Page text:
A good film title can be hard to find. Bad ones are far more plentiful (in 2015, The Hollywood Reporter listed Dude, Where’s My Car, Freddy Got Fingered and Star Wars: Episode II – Attack of the Clones among its 50 worst of all time). Which is why, when a knock-out name lands on a filmmaker’s lap, it’s often worth them changing whatever project they had planned to make it work.
This is what — sort of — happened with Humanist Vampire Seeking Consenting Suicidal Person, bowing in Venice’s Giornate degli Autori sidebar and a contender for greatest film title of the year.
Canadian writer/director Ariane Louis-Seize says she had a vague idea to do a short film about a vampire girl who places an advert in a paper looking for willing blood donors, but when she pitched this to her co-writer Christine Doyon, she told her: “So there’s your title. And I thought, oh yeah!”
With this new, eye-catching name in hand, she scrapped plans for the short, changed the plot around and turned it into her directorial debut.
While teenage angst and vampires may have been regular on-screen bedfellows since, at least, Twilight (and maybe even Buffy), Humanist Vampire Seeking Consenting Suicidal Person — shot in and around Montreal — gives the pairing a new twist, following Sasha, a sensitive young vampire with such an aversion to killing that’s she unable to even draw her fangs. Cast out by her disappointed parents who cut off her life-giving supply of blood bags (kept in the fridge and topped up by the murders they’re forced to do themselves) she meets suicidal teen Paul, the two realising their differing plights could be mutually beneficial.
Louis-Seize says she’d be wanting to do a vampire movie since making her first short film, 2016’s Wild Skin (about a young woman who has a strange erotic experience after finding a live python in her apartment), and was inspired by — among various genre titles — A Girl Walks Home Alone at Night (which she showed this to her lead actress, Sara Montpetit).
“I watched a lot of vampire movies, and I wanted to reference them, but I also wanted to do my own thing,” she says. “I’m also really inspired by mumblecore and coming-of-age stories, and the visual aesthetics of Wes Anderson.”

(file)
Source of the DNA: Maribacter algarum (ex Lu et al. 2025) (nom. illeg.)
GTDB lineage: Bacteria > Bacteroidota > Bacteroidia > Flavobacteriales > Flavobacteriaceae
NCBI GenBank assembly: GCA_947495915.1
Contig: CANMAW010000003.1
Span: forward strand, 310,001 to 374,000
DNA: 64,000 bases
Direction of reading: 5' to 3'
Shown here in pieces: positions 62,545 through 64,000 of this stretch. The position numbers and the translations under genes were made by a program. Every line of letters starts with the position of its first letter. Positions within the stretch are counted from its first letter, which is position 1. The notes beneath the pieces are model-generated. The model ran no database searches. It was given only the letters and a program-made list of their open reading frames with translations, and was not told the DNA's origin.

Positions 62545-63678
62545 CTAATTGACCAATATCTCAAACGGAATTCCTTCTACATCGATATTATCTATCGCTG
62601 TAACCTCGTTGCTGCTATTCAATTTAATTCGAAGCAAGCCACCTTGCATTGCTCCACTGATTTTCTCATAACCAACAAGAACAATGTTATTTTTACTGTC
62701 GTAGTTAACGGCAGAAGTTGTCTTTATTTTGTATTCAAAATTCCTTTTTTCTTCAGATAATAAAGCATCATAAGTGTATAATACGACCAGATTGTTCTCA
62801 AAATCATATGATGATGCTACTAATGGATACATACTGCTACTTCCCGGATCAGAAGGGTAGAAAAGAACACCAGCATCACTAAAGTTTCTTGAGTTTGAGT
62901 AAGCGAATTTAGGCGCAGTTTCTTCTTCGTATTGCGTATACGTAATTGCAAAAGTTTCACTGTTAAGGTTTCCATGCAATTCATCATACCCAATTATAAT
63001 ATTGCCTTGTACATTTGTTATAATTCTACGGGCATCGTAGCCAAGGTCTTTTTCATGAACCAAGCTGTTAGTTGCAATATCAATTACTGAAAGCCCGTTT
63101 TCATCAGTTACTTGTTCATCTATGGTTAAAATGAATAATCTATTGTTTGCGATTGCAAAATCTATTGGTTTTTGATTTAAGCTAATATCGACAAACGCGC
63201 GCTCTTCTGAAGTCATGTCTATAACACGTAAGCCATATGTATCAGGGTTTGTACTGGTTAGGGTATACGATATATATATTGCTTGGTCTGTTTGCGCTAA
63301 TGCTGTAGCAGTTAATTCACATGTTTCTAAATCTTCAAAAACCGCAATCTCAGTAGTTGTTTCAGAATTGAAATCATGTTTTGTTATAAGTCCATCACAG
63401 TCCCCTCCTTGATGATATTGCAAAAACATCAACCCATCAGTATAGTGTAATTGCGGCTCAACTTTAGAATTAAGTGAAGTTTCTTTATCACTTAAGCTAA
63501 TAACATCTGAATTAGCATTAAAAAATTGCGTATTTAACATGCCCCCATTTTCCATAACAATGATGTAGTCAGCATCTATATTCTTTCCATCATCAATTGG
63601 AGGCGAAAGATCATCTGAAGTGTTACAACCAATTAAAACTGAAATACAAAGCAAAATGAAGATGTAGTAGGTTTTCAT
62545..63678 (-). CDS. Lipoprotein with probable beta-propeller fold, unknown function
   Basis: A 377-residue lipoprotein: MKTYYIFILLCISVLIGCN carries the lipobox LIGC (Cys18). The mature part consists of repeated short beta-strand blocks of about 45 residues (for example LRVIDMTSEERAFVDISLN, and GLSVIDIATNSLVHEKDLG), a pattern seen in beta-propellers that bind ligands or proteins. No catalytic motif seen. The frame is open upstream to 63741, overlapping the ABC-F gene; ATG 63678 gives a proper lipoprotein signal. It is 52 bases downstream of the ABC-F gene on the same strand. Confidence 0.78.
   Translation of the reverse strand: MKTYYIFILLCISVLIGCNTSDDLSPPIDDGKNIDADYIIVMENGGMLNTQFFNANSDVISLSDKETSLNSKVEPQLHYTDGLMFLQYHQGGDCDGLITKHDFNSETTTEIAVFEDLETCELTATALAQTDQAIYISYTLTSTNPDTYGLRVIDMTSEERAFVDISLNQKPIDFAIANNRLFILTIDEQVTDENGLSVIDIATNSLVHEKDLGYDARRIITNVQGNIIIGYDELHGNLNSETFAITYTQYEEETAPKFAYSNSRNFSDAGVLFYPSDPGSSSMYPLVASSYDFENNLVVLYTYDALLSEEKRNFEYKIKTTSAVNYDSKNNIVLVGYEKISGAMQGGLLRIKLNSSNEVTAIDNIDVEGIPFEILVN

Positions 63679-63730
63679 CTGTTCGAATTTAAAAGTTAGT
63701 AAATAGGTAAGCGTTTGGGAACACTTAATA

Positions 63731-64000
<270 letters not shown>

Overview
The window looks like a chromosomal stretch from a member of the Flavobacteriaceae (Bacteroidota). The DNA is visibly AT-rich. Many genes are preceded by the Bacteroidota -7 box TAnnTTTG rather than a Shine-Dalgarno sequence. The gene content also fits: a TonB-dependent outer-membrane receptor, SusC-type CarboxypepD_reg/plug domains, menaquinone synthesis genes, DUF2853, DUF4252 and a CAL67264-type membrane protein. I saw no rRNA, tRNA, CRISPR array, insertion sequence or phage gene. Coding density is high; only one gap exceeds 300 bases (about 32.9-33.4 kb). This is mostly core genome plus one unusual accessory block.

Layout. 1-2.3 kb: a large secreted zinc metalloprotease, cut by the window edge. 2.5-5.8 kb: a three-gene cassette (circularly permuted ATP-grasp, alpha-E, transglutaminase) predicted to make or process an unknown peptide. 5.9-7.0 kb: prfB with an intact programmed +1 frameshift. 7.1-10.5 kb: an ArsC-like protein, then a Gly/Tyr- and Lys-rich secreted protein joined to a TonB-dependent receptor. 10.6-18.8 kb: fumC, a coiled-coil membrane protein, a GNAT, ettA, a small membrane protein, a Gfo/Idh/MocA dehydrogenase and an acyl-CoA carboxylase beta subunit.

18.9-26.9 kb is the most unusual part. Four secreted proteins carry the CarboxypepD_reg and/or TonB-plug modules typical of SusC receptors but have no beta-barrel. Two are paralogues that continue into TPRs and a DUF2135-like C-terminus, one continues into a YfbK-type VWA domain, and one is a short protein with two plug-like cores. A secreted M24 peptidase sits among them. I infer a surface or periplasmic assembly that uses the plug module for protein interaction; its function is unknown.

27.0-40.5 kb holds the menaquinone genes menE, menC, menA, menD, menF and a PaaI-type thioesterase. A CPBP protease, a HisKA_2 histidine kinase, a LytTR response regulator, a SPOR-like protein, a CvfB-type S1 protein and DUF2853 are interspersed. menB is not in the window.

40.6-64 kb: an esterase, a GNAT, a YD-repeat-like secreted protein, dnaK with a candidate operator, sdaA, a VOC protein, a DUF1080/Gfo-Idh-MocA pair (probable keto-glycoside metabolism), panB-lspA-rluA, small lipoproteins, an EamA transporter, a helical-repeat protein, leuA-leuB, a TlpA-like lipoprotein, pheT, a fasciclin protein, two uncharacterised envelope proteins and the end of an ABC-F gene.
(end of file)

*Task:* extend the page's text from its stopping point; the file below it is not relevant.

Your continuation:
It was after watching the 1983 film The Hunger many years ago that Louis-Seize says she realised through movies about vampires you could talk about “lots of deep, human struggles.” The David Bowie-starring feature was the first she saw where vampires weren’t just blood-thirsty killers. “It was something between attraction and repulsion, and I like that grey area where I can play around.”
Giving her film more comedy vibes, one of the new (at least she thinks so) vampire elements that Louis-Seize added to her film were Sasha’s life-giving baggies, which she’s seen sucking on noisily through a straw.
“It kind of felt childish, like she was sucking out of a little juice box,” she notes. Given the amount that Sasha drank, they had to create a suitable blood substitute that Montpetit could enjoy. “Usually they use corn syrup, but it’s really sweet and we didn’t want her to feel sick, so we tried a few recipes and made her taste each one,” she says, adding that the production effectively had it’s own little fake blood station.
Curiously, Humanist Vampire Seeking Consenting Suicidal Person isn’t the only coming-of-age vampire film from a first-time female filmmaker premiering in Venice. For Night Will Come, the feature debut of Céline Rouzet and screening in the Orizzonti competition, follows a teenage boy in small-town France who tries to conceal his lust for blood.
Louis-Seize suggests it was Julia Ducournau’s Cannes-winning body horror Titane that helped pave the path to see such titles get slots on the Lido.
“I think it was a statement that’s there’s a place for female genre filmmakers — I think it made a difference for the openness of the festival.”